Linux bug leaves us exposed to attacks via Wi-Fi

Bug in WiFi and RealtekAccording to a security researcher, Senior Engineer at Github, there is a bug in Linux that could allow devices close to us to use WiFi signals to block or compromise vulnerable equipment. The security flaw is present in the RTLWIFI driver, used to support Realtek WiFi chips in devices running Linux operating systems. Worst of all, we don't have to do anything for a malicious user to exploit the vulnerability, just meet certain requirements.

The bug triggers a buffer overload in the Linux kernel when a computer with a Realtek WiFi chip is within range of a malicious device. In the best case scenario, the exploit would cause the operating system to crash, but it could also allow an attacker to gain full control of the computer. In theory. The most worrying thing is that the fault is uncorrected since it was discovered in 2013, when the most up-to-date kernel was Linux 3.10.1.

A bug present in Linux since 2013

The bug is being tracked under the name CVE-2019-17666 and, six years later, it is already has proposed a patch to correct it, last Wednesday to be exact. It is expected that said patch will be included in the Linux kernel in the next few days, but they have not made clear if this would mean that the bug would be corrected with the launch of Linux 5.4 It will take place in late November or early December.

But if anyone is concerned about this flaw, it is likely that it was not taken too seriously for a reason: Nico Waisman, a security researcher, says that has yet to get a proof of concept in which the vulnerability is exploited to execute malicious code, so they are still talking about something theoretical. On the other hand, Waisman says that «the failure is serious'So it's best to stop it before someone gets from theory to practice.

“I'm still working on the farm, and it will definitely… take some time (of course it might not be possible). On paper, it's an overflow that should be exploitable. At worst, it is a denial of service; best case scenario, you get a shell. '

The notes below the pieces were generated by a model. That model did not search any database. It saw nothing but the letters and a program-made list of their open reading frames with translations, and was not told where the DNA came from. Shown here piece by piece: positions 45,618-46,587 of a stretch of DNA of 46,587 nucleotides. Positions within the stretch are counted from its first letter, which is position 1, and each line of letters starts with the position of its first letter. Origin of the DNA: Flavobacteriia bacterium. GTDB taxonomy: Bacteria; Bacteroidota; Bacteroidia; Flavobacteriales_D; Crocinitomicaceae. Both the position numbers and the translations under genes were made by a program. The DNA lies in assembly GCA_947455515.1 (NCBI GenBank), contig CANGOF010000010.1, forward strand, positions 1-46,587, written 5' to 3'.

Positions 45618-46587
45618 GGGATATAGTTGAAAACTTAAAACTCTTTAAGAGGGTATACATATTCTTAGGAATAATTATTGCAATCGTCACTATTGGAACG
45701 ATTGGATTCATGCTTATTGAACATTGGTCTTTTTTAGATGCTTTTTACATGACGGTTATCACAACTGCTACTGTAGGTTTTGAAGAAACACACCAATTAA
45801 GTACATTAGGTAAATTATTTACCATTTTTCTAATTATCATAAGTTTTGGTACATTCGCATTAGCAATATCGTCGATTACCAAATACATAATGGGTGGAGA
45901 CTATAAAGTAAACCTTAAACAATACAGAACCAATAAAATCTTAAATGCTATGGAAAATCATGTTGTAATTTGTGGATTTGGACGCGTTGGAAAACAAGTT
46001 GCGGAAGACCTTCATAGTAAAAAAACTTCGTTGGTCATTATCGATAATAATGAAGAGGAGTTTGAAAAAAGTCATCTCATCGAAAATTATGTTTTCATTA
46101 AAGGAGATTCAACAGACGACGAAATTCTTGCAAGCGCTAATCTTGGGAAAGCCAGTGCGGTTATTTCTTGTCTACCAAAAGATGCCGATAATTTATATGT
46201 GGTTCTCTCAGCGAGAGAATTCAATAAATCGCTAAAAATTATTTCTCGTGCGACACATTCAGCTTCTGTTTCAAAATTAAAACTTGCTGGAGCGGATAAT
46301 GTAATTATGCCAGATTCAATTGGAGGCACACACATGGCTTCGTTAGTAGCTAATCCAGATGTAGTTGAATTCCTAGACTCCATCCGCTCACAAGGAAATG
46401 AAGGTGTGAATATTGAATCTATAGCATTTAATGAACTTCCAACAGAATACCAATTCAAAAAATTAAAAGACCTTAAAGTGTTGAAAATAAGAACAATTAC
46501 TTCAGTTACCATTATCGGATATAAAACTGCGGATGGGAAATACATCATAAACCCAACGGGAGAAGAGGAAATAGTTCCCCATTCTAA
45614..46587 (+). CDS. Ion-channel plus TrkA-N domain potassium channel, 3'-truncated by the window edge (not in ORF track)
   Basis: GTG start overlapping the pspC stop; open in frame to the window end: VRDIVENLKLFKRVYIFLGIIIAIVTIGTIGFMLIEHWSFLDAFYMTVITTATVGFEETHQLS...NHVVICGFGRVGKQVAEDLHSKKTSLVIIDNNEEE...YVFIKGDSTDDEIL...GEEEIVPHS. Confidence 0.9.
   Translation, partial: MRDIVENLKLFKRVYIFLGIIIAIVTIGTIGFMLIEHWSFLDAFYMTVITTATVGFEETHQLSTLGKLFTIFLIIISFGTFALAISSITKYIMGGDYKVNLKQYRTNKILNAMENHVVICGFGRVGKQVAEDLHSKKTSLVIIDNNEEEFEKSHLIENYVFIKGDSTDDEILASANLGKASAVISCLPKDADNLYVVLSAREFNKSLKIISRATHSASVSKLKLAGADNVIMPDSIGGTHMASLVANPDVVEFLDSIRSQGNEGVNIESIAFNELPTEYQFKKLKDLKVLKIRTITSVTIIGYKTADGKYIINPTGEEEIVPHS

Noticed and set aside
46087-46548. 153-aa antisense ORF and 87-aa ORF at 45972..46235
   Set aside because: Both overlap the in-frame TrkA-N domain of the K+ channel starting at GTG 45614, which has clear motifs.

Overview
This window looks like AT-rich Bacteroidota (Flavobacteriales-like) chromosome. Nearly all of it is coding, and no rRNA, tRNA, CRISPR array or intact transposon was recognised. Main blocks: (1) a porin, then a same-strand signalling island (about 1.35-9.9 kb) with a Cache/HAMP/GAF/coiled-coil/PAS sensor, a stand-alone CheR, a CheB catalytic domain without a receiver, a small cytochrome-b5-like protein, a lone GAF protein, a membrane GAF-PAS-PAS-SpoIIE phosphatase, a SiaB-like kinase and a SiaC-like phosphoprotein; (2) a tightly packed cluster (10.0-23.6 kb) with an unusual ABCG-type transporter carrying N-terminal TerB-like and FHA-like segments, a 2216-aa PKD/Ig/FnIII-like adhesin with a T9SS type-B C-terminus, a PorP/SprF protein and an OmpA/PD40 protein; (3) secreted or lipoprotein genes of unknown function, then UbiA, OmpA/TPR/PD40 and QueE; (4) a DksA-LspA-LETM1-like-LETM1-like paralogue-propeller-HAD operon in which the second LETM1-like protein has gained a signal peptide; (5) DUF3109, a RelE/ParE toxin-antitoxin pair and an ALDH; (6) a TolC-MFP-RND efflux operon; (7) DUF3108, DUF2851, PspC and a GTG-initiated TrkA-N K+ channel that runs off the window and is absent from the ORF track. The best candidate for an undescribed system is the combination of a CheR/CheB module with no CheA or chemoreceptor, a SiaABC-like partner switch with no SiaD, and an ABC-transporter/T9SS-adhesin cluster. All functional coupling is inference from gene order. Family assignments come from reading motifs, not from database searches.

Only devices with a Realtek chip are affected

Vulnerability can be activated when an affected device is within radius from a malicious device, as long as the WiFi is activated, and does not require interaction from the end user, that is, us. The malicious device exploits the vulnerability by using the power-saving feature known as "Notice of Abscence" that includes Wi-Fi Direct, a standard that allows two devices to connect via WiFi without the need for a access point. The attack will work if vendor-specific information items are added to the WiFi beacons. When a vulnerable machine receives them, it triggers the Linux kernel buffer overload.

This bug only affects devices that use Linux operating systems and a Realtek chip when WiFi is on. If we use a Wi-Fi chip from another manufacturer or we have it turned off, something that is worth it if we connect only via Ethernet and we do not have other equipment with which to communicate on the same network, they will not be able to activate the fault and overload.

At the moment, no one from Realtek or Google has come up with a statement that could reassure us (or worry us), so the actual severity of the failure is unknown. The only certainty is that six years is a long time for a vulnerability present in the Linux kernel. That and that the security flaws that can be exploited remotely must be addressed as soon as possible, so that sooner rather than later there will be a new version of the Realtek driver for Linux that corrects this flaw. Hopefully soon.


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